"This is just another bump in the road."

Out Of Commission

The Arecibo Observatory, which has been for decades a crucial tool for SETI researchers hunting for extraterrestrial life, will be out of commission for months after unexplained structural damage.

Earlier this month, a thick support cable came crashing down and tore through the antenna that the observatory uses to send and receive transmissions, The New York Times reports. The cable will take months to replace — and until then, the observatory's astrophysical research will grind to a halt.

Mysterious Crash

The Arecibo Observatory has previously survived damage caused by earthquakes and hurricanes, but no one knows what caused the latest harm. While it was installed in the 1990s, the facility expected it to hold for at least another 15 years, Arecibo director Francisco Córdova told the NYT.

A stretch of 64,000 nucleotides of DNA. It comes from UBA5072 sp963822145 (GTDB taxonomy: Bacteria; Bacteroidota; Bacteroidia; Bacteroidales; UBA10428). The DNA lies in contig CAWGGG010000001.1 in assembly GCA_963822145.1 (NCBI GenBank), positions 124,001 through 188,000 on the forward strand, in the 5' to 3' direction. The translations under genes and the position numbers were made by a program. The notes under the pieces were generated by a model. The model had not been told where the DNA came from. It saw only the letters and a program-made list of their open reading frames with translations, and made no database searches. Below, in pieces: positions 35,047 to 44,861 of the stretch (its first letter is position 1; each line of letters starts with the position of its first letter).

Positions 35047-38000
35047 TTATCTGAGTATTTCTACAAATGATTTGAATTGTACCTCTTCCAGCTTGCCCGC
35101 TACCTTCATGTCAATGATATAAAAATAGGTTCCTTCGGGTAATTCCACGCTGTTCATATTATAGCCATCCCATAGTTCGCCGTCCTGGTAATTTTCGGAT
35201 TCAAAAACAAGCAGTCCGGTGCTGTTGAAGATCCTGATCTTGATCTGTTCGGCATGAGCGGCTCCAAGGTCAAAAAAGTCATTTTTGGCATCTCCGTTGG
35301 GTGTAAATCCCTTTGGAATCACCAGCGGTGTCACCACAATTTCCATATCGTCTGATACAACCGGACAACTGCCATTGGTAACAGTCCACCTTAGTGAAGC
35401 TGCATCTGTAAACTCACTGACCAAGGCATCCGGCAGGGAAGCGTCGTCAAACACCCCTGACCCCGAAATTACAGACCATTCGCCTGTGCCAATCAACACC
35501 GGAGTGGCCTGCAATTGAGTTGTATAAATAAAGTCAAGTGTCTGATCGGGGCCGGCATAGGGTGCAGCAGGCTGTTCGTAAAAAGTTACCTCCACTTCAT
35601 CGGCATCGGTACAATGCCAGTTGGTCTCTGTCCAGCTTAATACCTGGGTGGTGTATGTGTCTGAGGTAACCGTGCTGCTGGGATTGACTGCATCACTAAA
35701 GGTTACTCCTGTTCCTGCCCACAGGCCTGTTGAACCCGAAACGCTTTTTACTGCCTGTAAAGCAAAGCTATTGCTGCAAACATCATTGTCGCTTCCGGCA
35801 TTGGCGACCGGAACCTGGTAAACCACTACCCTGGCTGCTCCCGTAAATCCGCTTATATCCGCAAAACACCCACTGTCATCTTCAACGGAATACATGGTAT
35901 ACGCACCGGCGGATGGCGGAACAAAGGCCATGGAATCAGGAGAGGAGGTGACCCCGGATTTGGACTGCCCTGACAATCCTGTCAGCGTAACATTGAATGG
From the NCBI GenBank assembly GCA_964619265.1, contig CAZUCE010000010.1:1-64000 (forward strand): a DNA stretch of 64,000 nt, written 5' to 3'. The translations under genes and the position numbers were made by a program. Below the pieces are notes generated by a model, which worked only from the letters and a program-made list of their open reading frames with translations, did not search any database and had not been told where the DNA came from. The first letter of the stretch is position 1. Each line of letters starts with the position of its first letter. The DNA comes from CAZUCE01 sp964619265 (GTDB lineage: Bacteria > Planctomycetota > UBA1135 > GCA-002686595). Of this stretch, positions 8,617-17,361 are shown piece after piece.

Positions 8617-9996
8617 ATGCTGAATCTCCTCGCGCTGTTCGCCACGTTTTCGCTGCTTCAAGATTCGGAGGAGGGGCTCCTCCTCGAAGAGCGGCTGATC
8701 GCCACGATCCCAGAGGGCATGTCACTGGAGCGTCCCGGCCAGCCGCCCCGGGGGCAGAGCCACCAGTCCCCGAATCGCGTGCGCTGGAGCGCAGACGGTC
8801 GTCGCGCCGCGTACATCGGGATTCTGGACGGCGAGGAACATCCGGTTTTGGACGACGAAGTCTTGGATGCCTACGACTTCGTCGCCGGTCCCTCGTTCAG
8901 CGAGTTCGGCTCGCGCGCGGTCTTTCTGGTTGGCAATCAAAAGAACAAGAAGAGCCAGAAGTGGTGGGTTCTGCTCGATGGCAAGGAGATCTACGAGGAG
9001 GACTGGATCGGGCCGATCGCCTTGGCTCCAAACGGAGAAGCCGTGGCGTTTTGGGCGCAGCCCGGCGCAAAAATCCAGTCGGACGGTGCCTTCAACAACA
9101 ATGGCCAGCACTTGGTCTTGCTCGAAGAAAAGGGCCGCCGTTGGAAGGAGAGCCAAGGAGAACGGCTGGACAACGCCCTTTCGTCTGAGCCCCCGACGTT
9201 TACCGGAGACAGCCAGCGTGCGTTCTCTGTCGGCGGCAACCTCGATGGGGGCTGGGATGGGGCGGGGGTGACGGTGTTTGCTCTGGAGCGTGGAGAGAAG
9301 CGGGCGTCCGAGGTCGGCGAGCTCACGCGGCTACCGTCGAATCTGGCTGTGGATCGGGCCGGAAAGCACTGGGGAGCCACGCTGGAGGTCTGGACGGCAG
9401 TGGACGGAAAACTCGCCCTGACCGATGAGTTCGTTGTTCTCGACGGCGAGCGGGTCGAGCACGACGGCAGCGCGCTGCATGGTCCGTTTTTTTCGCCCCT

Still, he remains optimistic that things will get back to normal soon.

"We've been tested before," Córdova told the NYT. "This is just another bump in the road."

Beyond The Grave

In fact, the observatory is still getting its due in scientific literature, the NYT reports. Just days after the crash, scientists published a study in Nature Astronomy that relied on data captured by the Arecibo Observatory to discover how a black hole's pulsing "heartbeat" influenced a distant constellation.

It will be a while before Arecibo scientists contribute to any new research — the facility can't gather data without that antenna — but it seems there's a trove of discoveries to pore over in the meantime.

READ MORE: A Rip in the Fabric of Interstellar Dreams [The New York Times]

More on Arecibo: Here's How You Can Help Scientists Craft a Message to Aliens

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